Sam was part of the Grand Order of Israel and Sarah was a member of Folks Farein. Sam taught himself how to read English, and regularly frequented horse races. Sam passed away in 1976.
Descriptive Notes
Language note: some documents are in Russian and Yiddish
Related material note: see also accession #1988-11-12.
Source
Archival Accessions
Accession Number
2010-7-8
Source
Archival Accessions
Accession Number
2010-7-8
Material Format
multiple media
Physical Description
31 cm of textual records and other material
Date
1950-1991
Scope and Content
Accession consists of records documenting the operations of the Shield's family bicycle business. Non-textual materials include a leather wallet and a metal key chain, both with the Shields name on them. The textual records include catalogues for bike parts and accessories, price lists, stationary, invoices, order forms, stickers, employee requirements, management reports, receipts, meeting minutes, insurance certificates and letters about operations, profit margins, requests and proposals. Other textual material includes correspondence between family members. There is also one poster for Peugeot Cycles, which were distributed by Shields.
Source
Archival Accessions
Accession Number
2010-8-1
Source
Archival Accessions
Accession Number
2010-8-1
Material Format
object
Physical Description
1 window : glass, wood ; 66 x 66 cm
Date
[1955?]
Scope and Content
Accession consists of one stained glass synagogue window. The wooden-framed window features a blue Star of David on a yellow background. The window was likely created when the building was extensively renovated in 1955. It is possible, however, that it was created for the 1924 building and was retained after the 1955 renovations.
Custodial History
Sidney Holtzkener, the donor's husband, was a house chairman and volunteered to take the window. The window was displayed in the donor's home until the couple moved in 2009.
Administrative History
The London Jewish community had a single congregation until disagreements led to Moses Leff organizing an alternative minyan. This became Congregation B'nai Moses Ben Judah, named after Moses Pollock. Their first synagogue building, a remodelled wooden church, opened in 1907. This building was supplanted by a new and enlarged structure in 1924. The building was renovated and enlarged again in 1955, but did retain some elements of the old structure. In 1966 B'nai Moses Ben Judah almagamated with B'nai Israel, and consequently Congregation Or Shalom was created. The B'nai Israel building was chosen to house the new congregation and the the B'nai Moses building was sold to the Roman Catholic Diocese. Accordingly, its stained glass windows were removed. Edward's Glass Company Limited held on to the windows and later contacted the Holtzkeners to give them one. The Holtzkeners were members of B'nai Moses and later Congregation Or Sholom from at least 1944 until they moved to Toronto in 2009.
Descriptive Notes
Related material note: see MG 3 B-7 for further Congregation Or Shalom records
Source
Archival Accessions
Accession Number
2010-8-2
Source
Archival Accessions
Accession Number
2010-8-2
Material Format
textual record
Physical Description
13 cm of textual records
Date
1982-2009
Scope and Content
Accession consists of records documenting Bernard Katz and Mel Katz's membership to Adath Israel Congregation. Included are records of various Adath Israel committees that the two participated in, including the Finance and Budget Committee, Think Tank Committee, School Committee, Scholarship Committee, Religious Committee, and Adult Education Committee. The accession also includes letters to congregants, financial statements, and several miscellaneous publications produced by the congregation.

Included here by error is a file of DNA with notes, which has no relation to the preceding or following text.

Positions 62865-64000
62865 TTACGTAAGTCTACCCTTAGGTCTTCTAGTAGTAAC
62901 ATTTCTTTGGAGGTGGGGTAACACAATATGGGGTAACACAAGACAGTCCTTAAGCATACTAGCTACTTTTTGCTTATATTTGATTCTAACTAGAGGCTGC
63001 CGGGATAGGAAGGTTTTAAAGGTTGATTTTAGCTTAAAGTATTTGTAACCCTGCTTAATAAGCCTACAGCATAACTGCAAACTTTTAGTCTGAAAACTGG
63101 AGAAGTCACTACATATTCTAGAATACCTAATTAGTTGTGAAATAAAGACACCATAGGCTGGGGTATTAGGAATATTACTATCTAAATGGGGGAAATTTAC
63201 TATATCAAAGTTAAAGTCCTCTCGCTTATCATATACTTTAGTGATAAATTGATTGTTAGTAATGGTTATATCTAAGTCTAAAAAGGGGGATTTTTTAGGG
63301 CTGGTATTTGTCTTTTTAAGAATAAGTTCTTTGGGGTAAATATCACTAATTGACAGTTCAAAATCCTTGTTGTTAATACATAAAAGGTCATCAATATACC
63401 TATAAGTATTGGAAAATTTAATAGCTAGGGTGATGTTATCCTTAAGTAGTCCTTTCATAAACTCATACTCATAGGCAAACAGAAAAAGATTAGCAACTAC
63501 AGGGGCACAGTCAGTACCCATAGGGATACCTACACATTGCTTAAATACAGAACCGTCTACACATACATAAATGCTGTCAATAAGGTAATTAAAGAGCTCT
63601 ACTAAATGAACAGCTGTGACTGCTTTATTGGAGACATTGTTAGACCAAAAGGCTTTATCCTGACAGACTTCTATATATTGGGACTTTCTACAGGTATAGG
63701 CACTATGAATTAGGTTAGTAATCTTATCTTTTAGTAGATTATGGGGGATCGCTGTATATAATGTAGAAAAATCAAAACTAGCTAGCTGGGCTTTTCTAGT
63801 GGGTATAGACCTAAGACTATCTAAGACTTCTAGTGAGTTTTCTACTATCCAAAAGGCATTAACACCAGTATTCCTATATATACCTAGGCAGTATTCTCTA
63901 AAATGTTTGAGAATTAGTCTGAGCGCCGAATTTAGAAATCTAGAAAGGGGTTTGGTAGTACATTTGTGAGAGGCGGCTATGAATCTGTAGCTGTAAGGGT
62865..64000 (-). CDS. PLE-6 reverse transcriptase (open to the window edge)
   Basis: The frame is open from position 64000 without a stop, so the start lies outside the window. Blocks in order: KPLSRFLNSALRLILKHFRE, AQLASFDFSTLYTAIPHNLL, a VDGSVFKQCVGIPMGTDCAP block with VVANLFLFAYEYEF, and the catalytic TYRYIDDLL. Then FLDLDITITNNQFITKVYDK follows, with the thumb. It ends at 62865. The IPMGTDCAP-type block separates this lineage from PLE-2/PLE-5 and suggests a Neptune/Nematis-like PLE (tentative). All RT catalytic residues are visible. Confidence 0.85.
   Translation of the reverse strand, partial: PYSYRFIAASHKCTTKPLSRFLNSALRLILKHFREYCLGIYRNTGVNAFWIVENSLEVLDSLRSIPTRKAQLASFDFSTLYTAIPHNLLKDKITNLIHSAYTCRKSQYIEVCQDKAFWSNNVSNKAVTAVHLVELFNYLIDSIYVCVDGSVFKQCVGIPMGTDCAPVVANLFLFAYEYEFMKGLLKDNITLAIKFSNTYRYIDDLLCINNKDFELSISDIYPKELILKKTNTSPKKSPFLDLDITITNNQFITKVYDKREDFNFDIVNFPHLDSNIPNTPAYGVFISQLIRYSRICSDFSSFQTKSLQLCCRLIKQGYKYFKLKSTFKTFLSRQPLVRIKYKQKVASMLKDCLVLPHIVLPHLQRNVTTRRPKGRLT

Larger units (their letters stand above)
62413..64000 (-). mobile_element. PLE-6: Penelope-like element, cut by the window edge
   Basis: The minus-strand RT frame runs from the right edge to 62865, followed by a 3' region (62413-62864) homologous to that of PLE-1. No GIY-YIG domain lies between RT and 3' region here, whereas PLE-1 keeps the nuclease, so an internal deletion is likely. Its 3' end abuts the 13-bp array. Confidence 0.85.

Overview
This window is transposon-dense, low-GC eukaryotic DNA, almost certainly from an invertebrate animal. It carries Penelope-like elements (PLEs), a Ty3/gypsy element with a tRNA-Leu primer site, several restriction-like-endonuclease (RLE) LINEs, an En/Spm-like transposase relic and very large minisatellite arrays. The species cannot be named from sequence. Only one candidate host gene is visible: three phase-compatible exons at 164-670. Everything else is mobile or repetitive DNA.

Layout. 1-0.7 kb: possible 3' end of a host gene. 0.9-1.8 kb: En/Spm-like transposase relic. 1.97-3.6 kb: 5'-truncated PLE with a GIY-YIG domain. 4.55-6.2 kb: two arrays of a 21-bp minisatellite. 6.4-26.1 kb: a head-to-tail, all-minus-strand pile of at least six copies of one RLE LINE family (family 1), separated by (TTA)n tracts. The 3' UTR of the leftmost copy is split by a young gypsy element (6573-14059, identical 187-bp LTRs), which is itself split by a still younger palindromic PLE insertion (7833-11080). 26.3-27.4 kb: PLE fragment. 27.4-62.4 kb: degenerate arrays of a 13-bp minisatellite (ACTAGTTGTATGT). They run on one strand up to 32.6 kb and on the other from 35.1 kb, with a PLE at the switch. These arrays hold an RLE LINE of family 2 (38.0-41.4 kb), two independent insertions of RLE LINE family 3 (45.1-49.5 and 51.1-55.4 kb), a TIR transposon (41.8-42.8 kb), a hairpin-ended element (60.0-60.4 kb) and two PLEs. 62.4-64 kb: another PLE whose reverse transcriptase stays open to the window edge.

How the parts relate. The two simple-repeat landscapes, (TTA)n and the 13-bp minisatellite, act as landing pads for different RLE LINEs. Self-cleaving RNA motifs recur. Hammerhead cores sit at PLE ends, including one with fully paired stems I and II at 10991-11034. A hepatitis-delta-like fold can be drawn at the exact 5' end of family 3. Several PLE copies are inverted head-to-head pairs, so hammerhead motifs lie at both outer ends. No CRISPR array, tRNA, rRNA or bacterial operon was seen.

Name Access
Adath Israel Congregation (Toronto, Ont.)
Source
Archival Accessions
Accession Number
2010-8-3
Source
Archival Accessions
Accession Number
2010-8-3
Material Format
graphic material (electronic)
textual record (electronic)
Physical Description
1 DVD
Date
1921 - [ca. 1948]
Scope and Content
This accession consists of one scanned document (the birth certificate of Jacob Offstein) and four digital images of family photographs taken during the 1940s.
Custodial History
The photographs and certificate were scanned by the donor and were sent to us on a DVD.
Administrative History
Jacob Offstein (b. 1871) was born in Minsk, Russia. He married Gussie meyer in 1898. He came to Canada around 1904 and settled in St. Catharines, Ontario. He sent for his wife and three kids in 1908. They had several more children after that time. Their offspring included: David (b. 1899), Edward (b. 1900), Harry (Bunny) (b. 1902), Bertha (b. 1908), Hattie (b. 1910), Norman (b. 1914), Michael and Samuel (b. 1917). Unfortunately, their youngest died in 1918, due to what was described in the death certificate as a result of "scalding". The family resided at 11 Queenston Street during the early years where Jacob worked as a junk dealer. The family later moved to 24 Queenston Street where Jacob toiled as a grocer and junk dealer. On 31 August, 1921, Jacob was hit by a street car and perished at the age of 47.
Many of the children remained in Ontario. David married Ida. Harry married Eve. Edward married Edna and they had two daughters: Honey and Dena. Norman and his wife Belle relocated to California after the Second World War. They had two children: Gerald (b. 1941) and Gary (b. 1945). Gerald married Elaine Katz and Gary married Louis Nathanson. Gerald had one son, Norman (b. 1969), whom he named after his father, who passed away in July of 1965 in Los Angeles.
Source
Archival Accessions
Accession Number
2010-8-4
Source
Archival Accessions
Accession Number
2010-8-4
Material Format
moving images
Physical Description
4 film reels (ca. 65 min.) : col. si. ; 8 mm
Date
1952-1967
Scope and Content